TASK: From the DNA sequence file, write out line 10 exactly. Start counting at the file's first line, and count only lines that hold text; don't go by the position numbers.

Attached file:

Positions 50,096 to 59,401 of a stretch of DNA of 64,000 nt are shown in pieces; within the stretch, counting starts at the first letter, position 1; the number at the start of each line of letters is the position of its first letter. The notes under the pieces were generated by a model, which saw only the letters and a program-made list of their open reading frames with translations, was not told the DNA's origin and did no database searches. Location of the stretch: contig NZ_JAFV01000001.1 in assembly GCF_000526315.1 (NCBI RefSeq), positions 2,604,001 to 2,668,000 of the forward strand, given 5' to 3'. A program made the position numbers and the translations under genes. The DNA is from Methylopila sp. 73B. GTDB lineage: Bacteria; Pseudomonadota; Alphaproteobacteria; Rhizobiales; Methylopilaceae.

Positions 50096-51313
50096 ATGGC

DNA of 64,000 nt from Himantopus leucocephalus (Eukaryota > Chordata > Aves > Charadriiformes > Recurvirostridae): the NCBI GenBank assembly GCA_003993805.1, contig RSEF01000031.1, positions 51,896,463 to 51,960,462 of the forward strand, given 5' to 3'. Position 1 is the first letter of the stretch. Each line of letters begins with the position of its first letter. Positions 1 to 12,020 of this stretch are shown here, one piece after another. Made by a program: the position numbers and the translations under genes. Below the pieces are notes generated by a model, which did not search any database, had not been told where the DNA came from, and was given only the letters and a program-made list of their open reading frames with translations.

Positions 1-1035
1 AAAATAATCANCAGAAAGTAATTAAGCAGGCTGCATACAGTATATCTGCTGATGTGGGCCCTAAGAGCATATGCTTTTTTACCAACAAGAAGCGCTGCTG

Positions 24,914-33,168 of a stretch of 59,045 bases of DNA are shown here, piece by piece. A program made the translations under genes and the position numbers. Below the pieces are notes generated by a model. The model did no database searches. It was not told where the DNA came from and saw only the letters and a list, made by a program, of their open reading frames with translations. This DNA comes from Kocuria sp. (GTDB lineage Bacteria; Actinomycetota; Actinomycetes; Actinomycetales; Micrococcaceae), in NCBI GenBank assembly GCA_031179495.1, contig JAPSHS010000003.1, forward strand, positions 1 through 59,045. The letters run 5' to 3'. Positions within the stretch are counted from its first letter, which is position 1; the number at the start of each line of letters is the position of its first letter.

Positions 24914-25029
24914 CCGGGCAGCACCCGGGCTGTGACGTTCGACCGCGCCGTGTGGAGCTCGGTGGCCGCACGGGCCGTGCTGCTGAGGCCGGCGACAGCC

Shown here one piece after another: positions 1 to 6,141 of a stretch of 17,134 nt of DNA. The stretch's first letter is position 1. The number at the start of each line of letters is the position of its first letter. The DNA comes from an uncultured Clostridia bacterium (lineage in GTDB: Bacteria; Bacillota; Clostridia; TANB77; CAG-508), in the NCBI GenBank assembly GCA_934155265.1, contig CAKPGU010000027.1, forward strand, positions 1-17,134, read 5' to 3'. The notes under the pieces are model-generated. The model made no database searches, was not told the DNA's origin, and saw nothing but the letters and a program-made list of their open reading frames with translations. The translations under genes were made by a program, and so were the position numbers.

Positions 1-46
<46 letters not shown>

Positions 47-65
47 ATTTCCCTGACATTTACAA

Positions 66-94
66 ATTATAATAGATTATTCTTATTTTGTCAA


Shown here one piece after another: positions 1 to 6,141 of a stretch of 17,134 nt of DNA. The stretch's first letter is position 1. The number at the start of each line of letters is the position of its first letter. The DNA comes from an uncultured Clostridia bacterium (lineage in GTDB: Bacteria; Bacillota; Clostridia; TANB77; CAG-508), in the NCBI GenBank assembly GCA_934155265.1, contig CAKPGU010000027.1, forward strand, positions 1-17,134, read 5' to 3'. The notes under the pieces are model-generated. The model made no database searches, was not told the DNA's origin, and saw nothing but the letters and a program-made list of their open reading frames with translations. The translations under genes were made by a program, and so were the position numbers.